On June 6, 2022, United States Senators Cynthia Lummis (R-WY) and Kirsten Gillibrand (D-NY) released the first major bipartisan bill intended to regulate digital assets. Interestingly, the bill calls for additional information around the energy use of digital assets. If passed, the bill would require the preparation and submission by the Federal Energy Regulatory Commission (FERC), in consultation with the Commodities Futures Trading Commission (CFTC) and Securities and Exchange Commission (SEC), of an annual report to be submitted to the Committee on Energy and Natural Resources, the Committee on Environment and Public Works of the Senate and the Committee on Energy and Commerce, and the Committee on Natural Resources of the House of Representatives on the following five aspects of digital asset energy use:
- Energy consumption for mining and staking of digital asset transactions;
- The effect of energy consumption on national, regional, and local energy process;
- The effects of mining and staking of digital asset transactions on baseload power levels;
- The use of renewable energy sources, including the use of nonrenewable sources that would otherwise be wasted, and a comparison of digital asset market energy consumption with the financial services industry and economy as a whole; and
- The sources and reliability of the data used in compiling the report.
Additional data on energy use of digital assets would be useful to separate the competing narratives surrounding its energy use. On the one hand, some say that bitcoin mining, for example, uses excessive energy and contributes to global warming. On the other hand, others have expressed that information is emerging indicating that bitcoin mining helps foster increased renewable energy use, utilizes waste energy streams, and adds resiliency to the electrical grid. A longer-term series of studies and assessment of the sources touting these narratives would likely be beneficial to develop a more accurate understanding of digital asset energy use. Nevertheless, it’s worth considering what FERC’s focus might be by assessing its past priorities.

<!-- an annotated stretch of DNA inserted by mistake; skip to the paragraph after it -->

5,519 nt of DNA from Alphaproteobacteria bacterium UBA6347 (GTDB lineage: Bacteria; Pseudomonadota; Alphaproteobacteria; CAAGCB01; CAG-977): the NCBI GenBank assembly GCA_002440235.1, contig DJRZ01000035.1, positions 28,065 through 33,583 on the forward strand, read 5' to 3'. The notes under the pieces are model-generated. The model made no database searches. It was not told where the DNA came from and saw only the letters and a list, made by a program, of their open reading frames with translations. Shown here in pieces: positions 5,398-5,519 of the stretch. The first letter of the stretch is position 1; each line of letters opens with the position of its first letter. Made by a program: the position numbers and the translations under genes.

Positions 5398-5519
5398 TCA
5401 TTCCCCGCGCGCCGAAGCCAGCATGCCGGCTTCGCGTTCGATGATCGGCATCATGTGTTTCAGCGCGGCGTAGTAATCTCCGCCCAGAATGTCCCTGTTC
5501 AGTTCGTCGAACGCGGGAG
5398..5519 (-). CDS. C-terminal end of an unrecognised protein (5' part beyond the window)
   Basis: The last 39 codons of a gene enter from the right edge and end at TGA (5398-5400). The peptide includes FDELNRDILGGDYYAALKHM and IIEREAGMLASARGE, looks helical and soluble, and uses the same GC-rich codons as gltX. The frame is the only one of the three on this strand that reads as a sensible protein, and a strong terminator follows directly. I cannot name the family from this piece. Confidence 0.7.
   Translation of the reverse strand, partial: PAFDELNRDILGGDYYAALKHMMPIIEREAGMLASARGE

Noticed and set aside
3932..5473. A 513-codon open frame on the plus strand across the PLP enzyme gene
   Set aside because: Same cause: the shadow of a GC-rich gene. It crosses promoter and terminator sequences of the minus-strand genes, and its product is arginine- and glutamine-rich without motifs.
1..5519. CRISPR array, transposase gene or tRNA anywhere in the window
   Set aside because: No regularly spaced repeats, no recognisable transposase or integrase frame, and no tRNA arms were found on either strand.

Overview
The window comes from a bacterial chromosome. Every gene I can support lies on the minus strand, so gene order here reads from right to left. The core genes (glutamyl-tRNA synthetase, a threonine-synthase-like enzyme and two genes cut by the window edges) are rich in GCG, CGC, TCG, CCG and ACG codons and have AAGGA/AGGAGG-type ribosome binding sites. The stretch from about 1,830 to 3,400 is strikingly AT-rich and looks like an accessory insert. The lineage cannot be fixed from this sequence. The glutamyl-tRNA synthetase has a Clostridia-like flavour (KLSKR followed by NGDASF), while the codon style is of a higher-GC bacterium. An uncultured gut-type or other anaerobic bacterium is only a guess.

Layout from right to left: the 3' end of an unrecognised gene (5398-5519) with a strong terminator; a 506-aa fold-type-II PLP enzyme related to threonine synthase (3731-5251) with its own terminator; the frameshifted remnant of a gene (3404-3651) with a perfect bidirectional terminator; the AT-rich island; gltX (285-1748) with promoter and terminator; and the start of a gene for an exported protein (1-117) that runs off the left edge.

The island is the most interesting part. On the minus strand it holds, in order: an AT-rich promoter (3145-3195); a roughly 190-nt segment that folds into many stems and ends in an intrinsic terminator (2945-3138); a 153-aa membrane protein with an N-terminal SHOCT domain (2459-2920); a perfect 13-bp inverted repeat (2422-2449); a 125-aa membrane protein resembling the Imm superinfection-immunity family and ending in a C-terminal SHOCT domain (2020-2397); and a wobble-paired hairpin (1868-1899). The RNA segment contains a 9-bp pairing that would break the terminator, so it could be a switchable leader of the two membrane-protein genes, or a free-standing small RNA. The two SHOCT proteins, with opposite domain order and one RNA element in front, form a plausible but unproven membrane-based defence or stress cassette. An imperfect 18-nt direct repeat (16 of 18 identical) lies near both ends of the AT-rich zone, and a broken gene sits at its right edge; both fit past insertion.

FERC Chairman Richard Glick was recently reappointed by President Joseph Biden to another five-year term. While at FERC, Chairman Glick has supported rapid build-out of the electric grid and compensating flexible generation resources as well as the climate impacts of new energy infrastructure. Accordingly, FERC will likely closely monitor how the Electric Reliability Council of Texas (ERCOT)—the grid operator in Texas that is not FERC regulated—handles its ongoing initiative to integrate large flexible load resources into the ERCOT grid to determine whether FERC sees a role for crypto mining within the FERC-regulated bulk power system.
However, former CFTC Chairman and current Commissioner Christopher Giancarlo is a known supporter of blockchain innovation, while CFTC Chairman Rostin Benham has expressed a preference for proof-of-stake mining and has suggested that a requirement to disclose the amount of energy used by a particular coin would incentivize an industry shift to this less energy-intensive method of mining. At this time there is no indication that Chairman Benham plans for the CFTC to formally explore these options. The SEC could soon be inclined to use its authority to regulate digital assets through measures like requiring the disclosure of blockchains’ environmental impact or mandating the use of trust companies, which would limit more environmentally taxing forms of hashing.
What this means to you
Clearly, more information on energy use is beneficial to the industry. And while the Lummis-Gillibrand legislation establishes a framework for developing answers to the many questions surrounding energy use of digital assets, the views of the officials at each agency charged with putting together the report are likely to influence the results and warrant close attention by industry stakeholders.